Internet and telephone scams are prevalent all over the U.S., though many originate outside of the U.S. These scams often include cashing a check or money order for several thousand dollars under the guise of winning the lottery or some other sweepstakes. According to this scam, to get your lottery or sweepstakes money, all you have to do after you deposit the fake check is wire money back to another location as a processing or service fee. If there is any left over money from the fake check, the scammer tells you to keep. By the time the fraudulent check or money order is discovered by the bank, the money for the wire transfer has already come out of your bank account.
Common online scams include vehicles being posted for sale online by a private seller through what may or may not be a legitimate website. Through email discussions, a price is negotiated and agreed upon. The seller then sends information about accepting payment, which could include Western Union, Money Gram, Google Checkout, or others. Google Checkout no longer exists; it’s now Google Wallet. Google Wallet is legit and currently only accepts payments through credit/debit cards, not Money Gram or Western Union. However, just because a website uses a reputable payment option, make sure everything else is legit before going through with the purchase.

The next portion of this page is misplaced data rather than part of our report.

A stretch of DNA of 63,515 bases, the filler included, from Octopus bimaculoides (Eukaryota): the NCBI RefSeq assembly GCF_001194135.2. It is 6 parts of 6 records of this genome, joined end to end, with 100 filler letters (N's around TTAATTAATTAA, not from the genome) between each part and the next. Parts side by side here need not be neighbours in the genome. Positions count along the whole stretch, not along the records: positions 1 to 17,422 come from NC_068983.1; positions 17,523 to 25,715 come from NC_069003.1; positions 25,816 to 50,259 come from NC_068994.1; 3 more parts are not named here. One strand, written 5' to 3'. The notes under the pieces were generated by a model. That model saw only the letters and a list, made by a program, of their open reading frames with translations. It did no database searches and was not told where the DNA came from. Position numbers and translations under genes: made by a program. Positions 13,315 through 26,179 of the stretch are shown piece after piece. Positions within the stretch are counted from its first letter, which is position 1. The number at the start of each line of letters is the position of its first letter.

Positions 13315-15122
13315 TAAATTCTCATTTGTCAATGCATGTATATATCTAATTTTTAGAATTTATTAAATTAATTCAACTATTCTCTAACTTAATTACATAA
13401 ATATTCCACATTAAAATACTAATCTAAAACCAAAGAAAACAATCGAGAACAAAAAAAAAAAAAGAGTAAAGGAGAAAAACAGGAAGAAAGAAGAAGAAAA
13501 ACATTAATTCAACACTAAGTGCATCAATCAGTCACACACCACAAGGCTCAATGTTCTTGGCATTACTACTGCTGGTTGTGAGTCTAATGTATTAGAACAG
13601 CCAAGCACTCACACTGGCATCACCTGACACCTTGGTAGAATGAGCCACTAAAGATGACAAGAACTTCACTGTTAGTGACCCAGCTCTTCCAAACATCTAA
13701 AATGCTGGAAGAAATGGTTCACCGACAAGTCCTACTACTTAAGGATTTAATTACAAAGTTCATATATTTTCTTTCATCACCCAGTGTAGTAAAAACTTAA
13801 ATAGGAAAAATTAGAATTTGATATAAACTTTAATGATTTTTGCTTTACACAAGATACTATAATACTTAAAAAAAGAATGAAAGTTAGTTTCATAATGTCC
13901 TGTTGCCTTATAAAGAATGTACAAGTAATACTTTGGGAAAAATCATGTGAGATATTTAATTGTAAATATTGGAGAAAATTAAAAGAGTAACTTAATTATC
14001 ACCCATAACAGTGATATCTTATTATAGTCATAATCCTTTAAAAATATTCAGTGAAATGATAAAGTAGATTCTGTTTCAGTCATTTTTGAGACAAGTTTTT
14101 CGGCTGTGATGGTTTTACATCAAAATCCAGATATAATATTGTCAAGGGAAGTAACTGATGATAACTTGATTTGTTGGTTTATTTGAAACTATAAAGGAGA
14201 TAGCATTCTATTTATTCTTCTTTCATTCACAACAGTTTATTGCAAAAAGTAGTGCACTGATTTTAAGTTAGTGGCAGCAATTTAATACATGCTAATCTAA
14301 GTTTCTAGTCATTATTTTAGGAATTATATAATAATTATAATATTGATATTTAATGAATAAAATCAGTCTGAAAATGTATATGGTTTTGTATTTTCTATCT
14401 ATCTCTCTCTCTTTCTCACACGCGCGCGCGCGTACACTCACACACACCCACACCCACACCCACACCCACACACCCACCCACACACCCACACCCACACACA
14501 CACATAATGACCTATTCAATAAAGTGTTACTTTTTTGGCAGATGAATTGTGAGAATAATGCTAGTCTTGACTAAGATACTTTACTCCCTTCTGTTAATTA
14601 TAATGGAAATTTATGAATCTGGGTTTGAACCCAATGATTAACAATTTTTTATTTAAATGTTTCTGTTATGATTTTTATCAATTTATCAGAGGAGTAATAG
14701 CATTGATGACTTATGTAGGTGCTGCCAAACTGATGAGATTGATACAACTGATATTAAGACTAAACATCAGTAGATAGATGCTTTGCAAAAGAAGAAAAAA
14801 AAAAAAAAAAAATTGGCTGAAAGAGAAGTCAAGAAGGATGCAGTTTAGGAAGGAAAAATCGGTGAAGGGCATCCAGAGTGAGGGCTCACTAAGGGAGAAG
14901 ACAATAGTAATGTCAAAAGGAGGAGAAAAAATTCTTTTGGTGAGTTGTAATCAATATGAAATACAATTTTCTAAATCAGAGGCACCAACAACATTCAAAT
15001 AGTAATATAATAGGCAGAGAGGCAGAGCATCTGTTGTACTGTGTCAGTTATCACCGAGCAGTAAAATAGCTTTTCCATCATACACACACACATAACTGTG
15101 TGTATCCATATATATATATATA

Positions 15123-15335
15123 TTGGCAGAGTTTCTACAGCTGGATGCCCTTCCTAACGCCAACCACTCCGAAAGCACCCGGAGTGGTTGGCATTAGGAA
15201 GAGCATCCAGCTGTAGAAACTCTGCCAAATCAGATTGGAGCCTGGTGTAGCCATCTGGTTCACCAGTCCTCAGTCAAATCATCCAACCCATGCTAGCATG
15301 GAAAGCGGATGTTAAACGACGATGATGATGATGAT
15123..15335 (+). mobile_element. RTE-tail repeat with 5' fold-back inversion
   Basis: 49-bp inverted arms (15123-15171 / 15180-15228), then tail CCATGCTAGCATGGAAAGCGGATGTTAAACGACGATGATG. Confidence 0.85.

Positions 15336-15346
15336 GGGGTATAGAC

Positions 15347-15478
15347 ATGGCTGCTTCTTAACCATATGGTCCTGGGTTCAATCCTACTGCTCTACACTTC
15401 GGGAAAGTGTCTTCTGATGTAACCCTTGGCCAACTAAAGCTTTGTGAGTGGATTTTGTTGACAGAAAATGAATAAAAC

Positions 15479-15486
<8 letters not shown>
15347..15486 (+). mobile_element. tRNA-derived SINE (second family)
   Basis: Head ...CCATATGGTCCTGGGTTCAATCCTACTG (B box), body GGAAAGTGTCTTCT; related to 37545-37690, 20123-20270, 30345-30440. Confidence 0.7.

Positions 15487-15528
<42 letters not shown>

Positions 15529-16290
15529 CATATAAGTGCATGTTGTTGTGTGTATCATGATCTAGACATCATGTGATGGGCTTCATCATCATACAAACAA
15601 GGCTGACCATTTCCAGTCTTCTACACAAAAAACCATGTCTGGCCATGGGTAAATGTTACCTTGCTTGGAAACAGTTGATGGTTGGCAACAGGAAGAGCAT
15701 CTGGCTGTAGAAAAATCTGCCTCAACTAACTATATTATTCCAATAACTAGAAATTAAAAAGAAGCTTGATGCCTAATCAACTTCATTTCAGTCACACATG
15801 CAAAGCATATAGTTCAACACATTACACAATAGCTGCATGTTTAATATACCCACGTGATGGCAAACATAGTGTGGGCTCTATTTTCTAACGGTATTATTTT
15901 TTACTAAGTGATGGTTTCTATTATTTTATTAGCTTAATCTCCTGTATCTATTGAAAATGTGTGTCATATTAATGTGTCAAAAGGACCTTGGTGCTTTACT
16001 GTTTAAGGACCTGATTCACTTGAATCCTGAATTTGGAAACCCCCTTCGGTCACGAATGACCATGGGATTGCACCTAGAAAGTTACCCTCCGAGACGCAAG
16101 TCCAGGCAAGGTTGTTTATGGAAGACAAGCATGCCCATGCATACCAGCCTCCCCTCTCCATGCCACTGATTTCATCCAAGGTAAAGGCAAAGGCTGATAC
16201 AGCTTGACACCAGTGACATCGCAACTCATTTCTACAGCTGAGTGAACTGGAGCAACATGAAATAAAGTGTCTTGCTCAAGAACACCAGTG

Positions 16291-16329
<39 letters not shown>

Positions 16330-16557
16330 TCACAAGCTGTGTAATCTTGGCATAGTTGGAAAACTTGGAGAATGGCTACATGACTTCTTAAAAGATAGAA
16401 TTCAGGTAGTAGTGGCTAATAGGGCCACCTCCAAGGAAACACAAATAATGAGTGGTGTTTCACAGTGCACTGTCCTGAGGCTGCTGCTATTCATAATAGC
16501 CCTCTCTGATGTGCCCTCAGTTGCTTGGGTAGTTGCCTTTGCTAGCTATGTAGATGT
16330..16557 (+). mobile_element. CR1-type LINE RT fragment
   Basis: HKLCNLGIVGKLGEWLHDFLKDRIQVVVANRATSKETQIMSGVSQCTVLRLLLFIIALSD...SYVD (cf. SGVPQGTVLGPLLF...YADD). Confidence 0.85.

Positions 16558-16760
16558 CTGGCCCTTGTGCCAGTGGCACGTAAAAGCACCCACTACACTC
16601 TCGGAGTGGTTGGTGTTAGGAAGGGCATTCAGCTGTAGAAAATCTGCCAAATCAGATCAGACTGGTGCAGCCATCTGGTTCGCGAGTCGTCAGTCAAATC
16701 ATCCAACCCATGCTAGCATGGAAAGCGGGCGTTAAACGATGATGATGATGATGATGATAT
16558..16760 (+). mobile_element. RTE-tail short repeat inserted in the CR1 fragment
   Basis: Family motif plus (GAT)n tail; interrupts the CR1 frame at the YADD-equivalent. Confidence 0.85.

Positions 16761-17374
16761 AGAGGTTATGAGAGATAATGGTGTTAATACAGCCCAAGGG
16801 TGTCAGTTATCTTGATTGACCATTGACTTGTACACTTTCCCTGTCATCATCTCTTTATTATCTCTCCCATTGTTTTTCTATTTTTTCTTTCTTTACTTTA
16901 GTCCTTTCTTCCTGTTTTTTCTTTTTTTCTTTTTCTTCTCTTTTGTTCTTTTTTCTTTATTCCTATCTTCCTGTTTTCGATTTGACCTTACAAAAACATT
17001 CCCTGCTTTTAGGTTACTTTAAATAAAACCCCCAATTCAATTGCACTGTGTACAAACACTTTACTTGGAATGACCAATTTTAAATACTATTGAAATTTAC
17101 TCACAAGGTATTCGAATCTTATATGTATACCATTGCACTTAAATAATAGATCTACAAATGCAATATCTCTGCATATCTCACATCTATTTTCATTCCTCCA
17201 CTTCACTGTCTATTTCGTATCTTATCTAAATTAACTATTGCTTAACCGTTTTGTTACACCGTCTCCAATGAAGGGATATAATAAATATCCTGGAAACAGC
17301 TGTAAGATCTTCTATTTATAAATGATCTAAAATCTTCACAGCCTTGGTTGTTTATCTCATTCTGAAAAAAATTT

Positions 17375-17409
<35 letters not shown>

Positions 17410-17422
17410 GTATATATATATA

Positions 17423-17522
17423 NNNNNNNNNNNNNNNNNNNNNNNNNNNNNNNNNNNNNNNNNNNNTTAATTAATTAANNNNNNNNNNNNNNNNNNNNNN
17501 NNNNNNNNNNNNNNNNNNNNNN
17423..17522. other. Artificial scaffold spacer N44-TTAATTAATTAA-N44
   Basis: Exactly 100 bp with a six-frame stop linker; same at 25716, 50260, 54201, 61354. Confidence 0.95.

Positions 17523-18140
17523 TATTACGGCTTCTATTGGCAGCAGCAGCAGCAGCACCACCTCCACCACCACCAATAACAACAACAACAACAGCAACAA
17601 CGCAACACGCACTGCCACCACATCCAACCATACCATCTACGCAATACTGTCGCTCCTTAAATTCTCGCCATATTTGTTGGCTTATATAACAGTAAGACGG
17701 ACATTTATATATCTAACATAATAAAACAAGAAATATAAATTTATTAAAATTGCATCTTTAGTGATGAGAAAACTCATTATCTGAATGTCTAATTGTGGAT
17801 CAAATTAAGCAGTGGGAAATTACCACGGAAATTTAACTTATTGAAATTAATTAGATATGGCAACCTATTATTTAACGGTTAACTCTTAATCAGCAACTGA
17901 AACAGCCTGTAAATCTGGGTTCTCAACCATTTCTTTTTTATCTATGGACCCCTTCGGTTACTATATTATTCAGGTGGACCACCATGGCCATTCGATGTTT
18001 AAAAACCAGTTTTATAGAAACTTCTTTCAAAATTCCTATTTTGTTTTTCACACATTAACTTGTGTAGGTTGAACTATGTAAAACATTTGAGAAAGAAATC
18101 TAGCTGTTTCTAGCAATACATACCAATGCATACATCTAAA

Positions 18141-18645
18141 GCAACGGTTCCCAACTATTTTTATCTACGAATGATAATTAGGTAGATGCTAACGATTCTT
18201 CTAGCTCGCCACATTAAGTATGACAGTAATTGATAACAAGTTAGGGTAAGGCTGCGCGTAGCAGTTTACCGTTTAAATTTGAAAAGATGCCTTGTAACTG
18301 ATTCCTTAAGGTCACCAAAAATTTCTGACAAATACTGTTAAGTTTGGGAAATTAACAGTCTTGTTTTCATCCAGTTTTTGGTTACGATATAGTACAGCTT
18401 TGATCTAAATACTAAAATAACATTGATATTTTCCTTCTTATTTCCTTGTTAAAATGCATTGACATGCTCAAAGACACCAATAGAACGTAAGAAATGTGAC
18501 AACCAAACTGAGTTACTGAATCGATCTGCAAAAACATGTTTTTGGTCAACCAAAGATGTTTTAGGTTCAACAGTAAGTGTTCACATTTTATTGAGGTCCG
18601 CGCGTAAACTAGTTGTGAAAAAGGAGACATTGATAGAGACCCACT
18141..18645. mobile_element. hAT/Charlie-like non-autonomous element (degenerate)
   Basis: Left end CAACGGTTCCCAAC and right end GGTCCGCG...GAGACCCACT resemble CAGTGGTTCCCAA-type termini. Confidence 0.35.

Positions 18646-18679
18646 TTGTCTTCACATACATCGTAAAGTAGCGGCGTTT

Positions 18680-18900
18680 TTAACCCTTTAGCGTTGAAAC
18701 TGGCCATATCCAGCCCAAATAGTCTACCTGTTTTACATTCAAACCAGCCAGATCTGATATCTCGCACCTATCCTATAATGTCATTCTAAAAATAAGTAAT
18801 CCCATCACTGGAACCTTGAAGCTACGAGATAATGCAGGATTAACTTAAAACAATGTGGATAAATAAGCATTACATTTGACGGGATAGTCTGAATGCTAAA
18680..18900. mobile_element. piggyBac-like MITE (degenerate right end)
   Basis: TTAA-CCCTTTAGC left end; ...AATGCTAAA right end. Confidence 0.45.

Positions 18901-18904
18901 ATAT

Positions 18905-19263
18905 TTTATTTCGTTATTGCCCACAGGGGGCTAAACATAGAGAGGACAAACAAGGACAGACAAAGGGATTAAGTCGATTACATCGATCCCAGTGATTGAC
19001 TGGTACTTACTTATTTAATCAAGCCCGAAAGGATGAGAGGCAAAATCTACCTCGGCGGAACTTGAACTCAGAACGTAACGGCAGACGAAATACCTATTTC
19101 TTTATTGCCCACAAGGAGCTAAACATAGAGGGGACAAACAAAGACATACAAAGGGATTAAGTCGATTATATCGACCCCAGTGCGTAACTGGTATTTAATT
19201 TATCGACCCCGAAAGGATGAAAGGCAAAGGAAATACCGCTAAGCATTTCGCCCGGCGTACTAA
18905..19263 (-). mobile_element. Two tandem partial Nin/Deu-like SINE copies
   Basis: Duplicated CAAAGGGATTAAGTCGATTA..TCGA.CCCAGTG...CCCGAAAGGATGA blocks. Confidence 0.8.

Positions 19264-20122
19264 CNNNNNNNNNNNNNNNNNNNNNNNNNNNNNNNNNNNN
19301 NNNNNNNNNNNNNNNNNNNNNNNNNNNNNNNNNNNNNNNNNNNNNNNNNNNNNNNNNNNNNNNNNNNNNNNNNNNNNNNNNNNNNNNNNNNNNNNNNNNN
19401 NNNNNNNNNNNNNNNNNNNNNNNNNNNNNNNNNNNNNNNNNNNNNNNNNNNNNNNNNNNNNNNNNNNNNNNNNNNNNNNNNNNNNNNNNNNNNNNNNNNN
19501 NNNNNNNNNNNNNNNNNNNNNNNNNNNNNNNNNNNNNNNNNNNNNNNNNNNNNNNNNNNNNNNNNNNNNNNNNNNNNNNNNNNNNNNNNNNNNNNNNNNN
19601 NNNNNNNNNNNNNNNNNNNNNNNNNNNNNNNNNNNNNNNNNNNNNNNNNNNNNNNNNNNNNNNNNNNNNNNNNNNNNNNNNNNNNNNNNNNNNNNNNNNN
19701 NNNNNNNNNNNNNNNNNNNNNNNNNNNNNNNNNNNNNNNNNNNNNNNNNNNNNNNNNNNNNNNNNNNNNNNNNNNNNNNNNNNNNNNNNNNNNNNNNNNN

If it sounds too good to be true, it probably is.
Tips to Help Prevent Being Scammed
- Never give personal information over the telephone. Legitimate businesses, banks and Government offices will not ask for your personal information or bank account number.
- Never send or wire money to someone you don’t know. If you’re asked to, make sure to talk to a family member or friend for advice. Once you send the money, it’s very likely you will not get your money back.
- Be cautious if you’re told you’ve won the lottery, vacation, or other prize, especially if you haven’t entered it yourself. If you didn’t, it is very likely that the person you’re dealing with is not legitimate. Many times you’ll be told additional fees are needed to further process your “winnings” and then you’ll be asked to wire money or obtain a money order. Do not do this; it’s most likely a scam.
- Beware of checks mailed to you that you were not expecting, or checks written for over the amount of what they should have been. They are probably fake. Make sure the check is legitimate before you cash it.
- Beware of people who represent that they are foreign government officials. There are a lot of foreign scams targeting the United States. Fraudsters usually have a heavy accent and give you step-by-step instructions on what to do. Many times they will ask you not to tell anyone and may even make you feel bad if you question them. Don’t allow yourself to be pressured! It’s okay to tell them not to call back and hang up the phone. If needed, change your telephone number.
- Be cautious if you’re asked to send or receive packages. Most likely the items are stolen and/or you’re unknowingly participating in a scam. There is usually a victim somewhere and you may be helping the fraudster.
- If you get a call from a family member who is in trouble and needs money, tell another family member and verify that they really are where they say they are. Scammers take advantage of people who want to help out family in trouble.